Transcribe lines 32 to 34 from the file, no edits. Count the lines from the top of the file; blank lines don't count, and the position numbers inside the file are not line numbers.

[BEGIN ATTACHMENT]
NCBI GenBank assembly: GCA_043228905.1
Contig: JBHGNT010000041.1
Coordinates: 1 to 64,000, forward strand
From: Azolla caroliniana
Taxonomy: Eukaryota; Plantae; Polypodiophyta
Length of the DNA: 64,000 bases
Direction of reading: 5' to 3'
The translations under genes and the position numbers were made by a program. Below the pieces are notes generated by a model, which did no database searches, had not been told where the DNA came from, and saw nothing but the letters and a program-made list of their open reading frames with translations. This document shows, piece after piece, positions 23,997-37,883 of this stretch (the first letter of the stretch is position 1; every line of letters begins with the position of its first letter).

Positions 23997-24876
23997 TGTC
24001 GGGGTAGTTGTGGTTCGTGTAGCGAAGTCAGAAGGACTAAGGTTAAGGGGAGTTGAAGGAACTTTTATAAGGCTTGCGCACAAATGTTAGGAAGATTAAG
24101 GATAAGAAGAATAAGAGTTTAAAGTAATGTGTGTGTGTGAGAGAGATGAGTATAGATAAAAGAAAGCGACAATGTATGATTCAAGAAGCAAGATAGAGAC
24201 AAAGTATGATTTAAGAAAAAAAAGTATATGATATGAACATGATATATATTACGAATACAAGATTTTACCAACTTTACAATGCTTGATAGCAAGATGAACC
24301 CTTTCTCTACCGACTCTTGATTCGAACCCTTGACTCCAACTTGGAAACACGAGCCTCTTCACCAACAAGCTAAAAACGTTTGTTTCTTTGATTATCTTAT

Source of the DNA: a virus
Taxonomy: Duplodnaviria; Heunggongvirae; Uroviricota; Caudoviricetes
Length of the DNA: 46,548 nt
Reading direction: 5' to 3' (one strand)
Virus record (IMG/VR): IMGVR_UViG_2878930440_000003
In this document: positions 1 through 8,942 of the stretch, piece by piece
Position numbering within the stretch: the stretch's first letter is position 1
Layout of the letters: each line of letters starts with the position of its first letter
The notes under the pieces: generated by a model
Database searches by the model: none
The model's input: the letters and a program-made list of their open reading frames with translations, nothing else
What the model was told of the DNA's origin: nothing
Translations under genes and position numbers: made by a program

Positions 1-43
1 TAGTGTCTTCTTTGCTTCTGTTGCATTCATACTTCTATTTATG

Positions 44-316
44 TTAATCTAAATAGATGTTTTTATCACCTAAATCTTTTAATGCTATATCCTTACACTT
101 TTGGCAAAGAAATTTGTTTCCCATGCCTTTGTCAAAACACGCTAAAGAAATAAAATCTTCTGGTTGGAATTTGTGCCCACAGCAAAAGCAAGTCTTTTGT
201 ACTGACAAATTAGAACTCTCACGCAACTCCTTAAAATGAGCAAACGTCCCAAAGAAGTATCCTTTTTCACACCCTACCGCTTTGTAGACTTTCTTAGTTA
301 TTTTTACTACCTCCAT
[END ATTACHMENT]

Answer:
101 TTGGCAAAGAAATTTGTTTCCCATGCCTTTGTCAAAACACGCTAAAGAAATAAAATCTTCTGGTTGGAATTTGTGCCCACAGCAAAAGCAAGTCTTTTGT
201 ACTGACAAATTAGAACTCTCACGCAACTCCTTAAAATGAGCAAACGTCCCAAAGAAGTATCCTTTTTCACACCCTACCGCTTTGTAGACTTTCTTAGTTA
301 TTTTTACTACCTCCAT